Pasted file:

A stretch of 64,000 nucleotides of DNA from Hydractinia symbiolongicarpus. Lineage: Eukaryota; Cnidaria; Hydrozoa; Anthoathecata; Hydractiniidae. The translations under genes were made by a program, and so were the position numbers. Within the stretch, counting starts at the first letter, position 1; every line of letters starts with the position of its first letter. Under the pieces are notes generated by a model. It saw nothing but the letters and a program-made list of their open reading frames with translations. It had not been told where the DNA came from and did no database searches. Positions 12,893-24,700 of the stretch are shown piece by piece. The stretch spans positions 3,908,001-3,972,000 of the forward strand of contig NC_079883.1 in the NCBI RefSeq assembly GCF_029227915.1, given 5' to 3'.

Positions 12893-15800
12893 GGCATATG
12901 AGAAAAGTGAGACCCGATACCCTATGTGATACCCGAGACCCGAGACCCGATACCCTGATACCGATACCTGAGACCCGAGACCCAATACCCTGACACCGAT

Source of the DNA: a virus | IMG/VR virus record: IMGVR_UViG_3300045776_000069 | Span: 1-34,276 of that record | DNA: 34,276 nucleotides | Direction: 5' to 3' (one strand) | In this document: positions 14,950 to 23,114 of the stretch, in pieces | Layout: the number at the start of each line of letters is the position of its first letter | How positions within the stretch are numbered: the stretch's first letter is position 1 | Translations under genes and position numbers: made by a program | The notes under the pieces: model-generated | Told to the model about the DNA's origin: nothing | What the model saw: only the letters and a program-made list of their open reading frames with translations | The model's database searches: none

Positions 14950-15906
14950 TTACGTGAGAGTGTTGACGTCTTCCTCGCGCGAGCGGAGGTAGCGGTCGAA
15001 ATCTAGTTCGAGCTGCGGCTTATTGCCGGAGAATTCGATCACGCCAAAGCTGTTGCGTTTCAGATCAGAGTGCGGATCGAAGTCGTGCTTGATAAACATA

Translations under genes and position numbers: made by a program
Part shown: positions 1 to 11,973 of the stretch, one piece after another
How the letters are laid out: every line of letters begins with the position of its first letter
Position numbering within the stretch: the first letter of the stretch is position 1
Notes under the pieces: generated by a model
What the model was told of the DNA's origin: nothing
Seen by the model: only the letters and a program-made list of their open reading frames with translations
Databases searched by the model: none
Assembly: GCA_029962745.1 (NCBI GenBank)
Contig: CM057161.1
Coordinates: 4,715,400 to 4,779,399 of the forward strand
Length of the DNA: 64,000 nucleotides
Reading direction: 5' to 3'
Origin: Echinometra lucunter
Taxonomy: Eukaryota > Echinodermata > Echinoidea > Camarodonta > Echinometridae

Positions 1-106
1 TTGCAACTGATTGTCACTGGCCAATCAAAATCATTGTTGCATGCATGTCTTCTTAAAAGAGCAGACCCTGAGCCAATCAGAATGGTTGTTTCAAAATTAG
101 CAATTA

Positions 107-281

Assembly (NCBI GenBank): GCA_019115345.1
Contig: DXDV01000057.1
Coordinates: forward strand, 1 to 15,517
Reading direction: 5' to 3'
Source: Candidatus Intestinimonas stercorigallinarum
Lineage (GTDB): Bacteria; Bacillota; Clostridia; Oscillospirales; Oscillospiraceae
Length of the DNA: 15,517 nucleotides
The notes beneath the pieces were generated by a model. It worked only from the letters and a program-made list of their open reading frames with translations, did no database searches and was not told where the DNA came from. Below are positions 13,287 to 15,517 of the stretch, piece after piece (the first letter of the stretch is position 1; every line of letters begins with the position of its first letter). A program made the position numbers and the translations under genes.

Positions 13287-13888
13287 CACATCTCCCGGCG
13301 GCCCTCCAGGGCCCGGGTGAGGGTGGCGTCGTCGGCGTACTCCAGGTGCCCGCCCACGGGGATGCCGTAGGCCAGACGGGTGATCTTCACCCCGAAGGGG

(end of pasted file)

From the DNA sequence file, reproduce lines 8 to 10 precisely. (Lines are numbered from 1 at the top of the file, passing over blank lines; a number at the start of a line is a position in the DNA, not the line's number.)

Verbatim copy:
15001 ATCTAGTTCGAGCTGCGGCTTATTGCCGGAGAATTCGATCACGCCAAAGCTGTTGCGTTTCAGATCAGAGTGCGGATCGAAGTCGTGCTTGATAAACATA

Translations under genes and position numbers: made by a program
Part shown: positions 1 to 11,973 of the stretch, one piece after another